Department of Medicine, University of Massachusetts Medical School, Worcester; Division of Hematology and Oncology, University of Massachusetts Medical School, Worcester.

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http://dx.doi.org/10.1016/j.amjmed.2015.06.050DOI Listing
December 2015

Body mass index predicts major bleeding risks in patients on warfarin.

J Thromb Thrombolysis 2015 Nov;40(4):494-8

Department of Medicine, University of Massachusetts Medical School, Worcester, MA, 01655, USA.

Despite the lack of an optimum dosing strategy in obese patients, warfarin remains the most commonly used anticoagulant. Body mass index (BMI) >30 has been linked to increased time to obtain a therapeutic international normalized ratio on initiation of warfarin as well as higher maintenance dose. Despite higher dosage requirements, few studies have examined the relationship between warfarin and bleeding events in obese individuals. We examined the performance of BMI in predicting the incidence of bleeding at an anticoagulation clinic (ACC) over a 1 year period. Eight hundred and sixty-three patients followed in the ACC over a 1 year period were evaluated for bleeds in relation to BMI [defined as weight (kg)/height (m(2))]. Seventy-one of the 863 patients had a bleeding event (8.2 %); mean age 69.5 years and 44 % females. BMI categories were normal weight (21 %), overweight (38 %), obese class I (21 %), II (9 %), and III (11.3 %), respectively. Prevalence of major and minor bleeding events were 4.4 and 3.8 %, respectively. In univariate analyses, hazard ratio (HR) for major bleeding risks increases with higher obesity categories (HR 1.3, 1.85, and 1.93 for classes I, II, III, respectively). In multivariable adjusted model obesity classes II and III significantly increased the risk of major bleeds (HR 1.84, p < 0.001). Bleeding risk is higher in obese compared to normal weight individuals who are on warfarin. These results suggests that BMI plays a role in bleeding events in patients on warfarin.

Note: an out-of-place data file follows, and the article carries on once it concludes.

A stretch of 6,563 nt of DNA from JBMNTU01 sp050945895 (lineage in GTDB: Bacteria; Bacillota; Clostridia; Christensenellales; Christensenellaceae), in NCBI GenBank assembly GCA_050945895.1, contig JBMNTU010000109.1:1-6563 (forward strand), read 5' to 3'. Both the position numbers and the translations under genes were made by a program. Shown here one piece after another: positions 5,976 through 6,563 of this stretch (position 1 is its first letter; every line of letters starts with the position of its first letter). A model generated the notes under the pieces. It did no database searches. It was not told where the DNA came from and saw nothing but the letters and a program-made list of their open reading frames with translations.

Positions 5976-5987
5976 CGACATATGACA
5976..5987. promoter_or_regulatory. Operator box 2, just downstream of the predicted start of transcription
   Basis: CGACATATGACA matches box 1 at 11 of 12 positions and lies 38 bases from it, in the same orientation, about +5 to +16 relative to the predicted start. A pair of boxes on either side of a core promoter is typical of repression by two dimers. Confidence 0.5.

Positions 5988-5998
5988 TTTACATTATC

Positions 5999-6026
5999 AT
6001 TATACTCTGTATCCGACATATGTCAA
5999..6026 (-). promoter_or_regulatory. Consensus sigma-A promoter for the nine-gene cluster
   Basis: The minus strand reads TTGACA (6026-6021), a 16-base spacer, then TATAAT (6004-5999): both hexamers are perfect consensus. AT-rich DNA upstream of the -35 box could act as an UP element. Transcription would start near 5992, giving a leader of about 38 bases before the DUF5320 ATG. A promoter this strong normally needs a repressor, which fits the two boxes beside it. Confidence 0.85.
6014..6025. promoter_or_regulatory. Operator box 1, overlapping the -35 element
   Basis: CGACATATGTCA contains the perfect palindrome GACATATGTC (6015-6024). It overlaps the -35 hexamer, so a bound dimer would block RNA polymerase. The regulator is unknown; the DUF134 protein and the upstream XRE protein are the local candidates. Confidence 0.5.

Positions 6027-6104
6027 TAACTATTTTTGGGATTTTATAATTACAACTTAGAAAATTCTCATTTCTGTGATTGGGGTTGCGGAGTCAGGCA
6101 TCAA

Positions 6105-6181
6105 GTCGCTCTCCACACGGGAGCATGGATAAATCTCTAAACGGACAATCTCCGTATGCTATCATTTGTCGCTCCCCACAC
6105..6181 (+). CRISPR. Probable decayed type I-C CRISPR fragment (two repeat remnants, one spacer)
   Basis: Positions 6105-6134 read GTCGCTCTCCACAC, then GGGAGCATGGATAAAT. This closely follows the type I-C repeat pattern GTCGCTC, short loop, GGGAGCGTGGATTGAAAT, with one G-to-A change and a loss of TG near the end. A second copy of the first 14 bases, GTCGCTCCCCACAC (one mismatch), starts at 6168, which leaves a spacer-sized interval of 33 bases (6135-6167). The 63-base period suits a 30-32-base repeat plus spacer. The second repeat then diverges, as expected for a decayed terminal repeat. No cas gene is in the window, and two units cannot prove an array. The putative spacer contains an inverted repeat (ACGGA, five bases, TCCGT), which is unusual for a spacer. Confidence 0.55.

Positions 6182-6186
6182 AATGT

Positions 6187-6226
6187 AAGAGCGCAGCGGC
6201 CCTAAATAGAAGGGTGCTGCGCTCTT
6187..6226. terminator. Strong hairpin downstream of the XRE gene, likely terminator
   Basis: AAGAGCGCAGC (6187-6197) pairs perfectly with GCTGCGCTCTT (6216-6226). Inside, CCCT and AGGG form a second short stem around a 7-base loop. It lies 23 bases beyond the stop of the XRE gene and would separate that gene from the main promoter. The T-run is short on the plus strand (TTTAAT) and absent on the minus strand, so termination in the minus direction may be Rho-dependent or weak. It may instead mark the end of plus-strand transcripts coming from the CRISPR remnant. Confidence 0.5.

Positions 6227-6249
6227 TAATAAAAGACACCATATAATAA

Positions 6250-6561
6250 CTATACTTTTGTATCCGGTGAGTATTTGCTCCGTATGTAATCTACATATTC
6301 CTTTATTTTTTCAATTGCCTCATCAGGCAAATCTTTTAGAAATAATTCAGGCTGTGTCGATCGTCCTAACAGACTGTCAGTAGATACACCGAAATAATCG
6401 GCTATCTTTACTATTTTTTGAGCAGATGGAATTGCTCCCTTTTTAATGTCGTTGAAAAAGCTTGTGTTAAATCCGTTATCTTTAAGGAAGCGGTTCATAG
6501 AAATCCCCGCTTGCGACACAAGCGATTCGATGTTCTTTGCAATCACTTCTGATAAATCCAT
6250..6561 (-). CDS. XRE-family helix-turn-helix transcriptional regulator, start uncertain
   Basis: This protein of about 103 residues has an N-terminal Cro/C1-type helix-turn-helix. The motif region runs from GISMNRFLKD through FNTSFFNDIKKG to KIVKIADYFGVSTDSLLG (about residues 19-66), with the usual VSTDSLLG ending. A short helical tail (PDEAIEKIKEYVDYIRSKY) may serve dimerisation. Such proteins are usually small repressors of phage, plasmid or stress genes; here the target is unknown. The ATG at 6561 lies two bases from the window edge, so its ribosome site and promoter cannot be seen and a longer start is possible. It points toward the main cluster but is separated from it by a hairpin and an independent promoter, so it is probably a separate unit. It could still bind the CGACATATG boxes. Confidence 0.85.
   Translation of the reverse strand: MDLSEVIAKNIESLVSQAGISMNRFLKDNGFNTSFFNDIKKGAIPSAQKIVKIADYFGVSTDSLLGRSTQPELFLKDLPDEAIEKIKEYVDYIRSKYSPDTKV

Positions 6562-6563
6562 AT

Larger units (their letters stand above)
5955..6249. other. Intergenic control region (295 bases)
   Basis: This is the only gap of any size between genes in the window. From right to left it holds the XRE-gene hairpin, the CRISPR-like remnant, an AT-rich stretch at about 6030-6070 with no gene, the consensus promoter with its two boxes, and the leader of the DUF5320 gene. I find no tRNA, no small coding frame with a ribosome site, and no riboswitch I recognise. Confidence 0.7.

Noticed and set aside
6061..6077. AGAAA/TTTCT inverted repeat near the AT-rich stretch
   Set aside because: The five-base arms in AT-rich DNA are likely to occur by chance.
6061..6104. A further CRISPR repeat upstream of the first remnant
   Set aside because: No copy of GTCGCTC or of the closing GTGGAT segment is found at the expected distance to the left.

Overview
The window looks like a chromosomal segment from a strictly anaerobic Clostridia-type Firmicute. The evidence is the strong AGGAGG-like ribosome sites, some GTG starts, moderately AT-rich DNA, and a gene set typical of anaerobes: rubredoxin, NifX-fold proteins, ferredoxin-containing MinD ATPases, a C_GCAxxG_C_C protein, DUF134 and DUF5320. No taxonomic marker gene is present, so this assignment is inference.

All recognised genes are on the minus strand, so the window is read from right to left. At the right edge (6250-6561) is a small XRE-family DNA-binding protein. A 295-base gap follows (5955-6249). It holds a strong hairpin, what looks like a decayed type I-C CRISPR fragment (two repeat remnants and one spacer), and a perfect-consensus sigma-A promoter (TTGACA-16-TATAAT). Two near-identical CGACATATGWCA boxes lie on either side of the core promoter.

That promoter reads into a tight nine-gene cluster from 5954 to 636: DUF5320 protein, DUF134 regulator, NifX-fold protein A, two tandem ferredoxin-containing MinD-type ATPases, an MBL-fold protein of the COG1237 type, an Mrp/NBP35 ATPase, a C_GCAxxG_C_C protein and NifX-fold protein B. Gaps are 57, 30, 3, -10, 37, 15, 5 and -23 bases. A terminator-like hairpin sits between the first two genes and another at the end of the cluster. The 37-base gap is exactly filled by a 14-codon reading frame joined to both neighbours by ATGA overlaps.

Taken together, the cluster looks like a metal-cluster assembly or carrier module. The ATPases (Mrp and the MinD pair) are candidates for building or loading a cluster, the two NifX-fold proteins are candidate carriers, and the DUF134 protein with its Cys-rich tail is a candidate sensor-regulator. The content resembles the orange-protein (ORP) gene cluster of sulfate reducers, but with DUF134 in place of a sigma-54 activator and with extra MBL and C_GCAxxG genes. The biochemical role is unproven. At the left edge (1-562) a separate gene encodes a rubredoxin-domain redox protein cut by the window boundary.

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http://dx.doi.org/10.1007/s11239-015-1226-2DOI Listing
November 2015

The diagnostic utility of tumor markers: a teachable moment.

Am J Med 2015 May 3;128(5):e9-10. Epub 2015 Jan 3.

Department of Medicine, University of Massachusetts Medical School, Worcester; Division of Infectious Disease, University of Massachusetts Medical School, Worcester.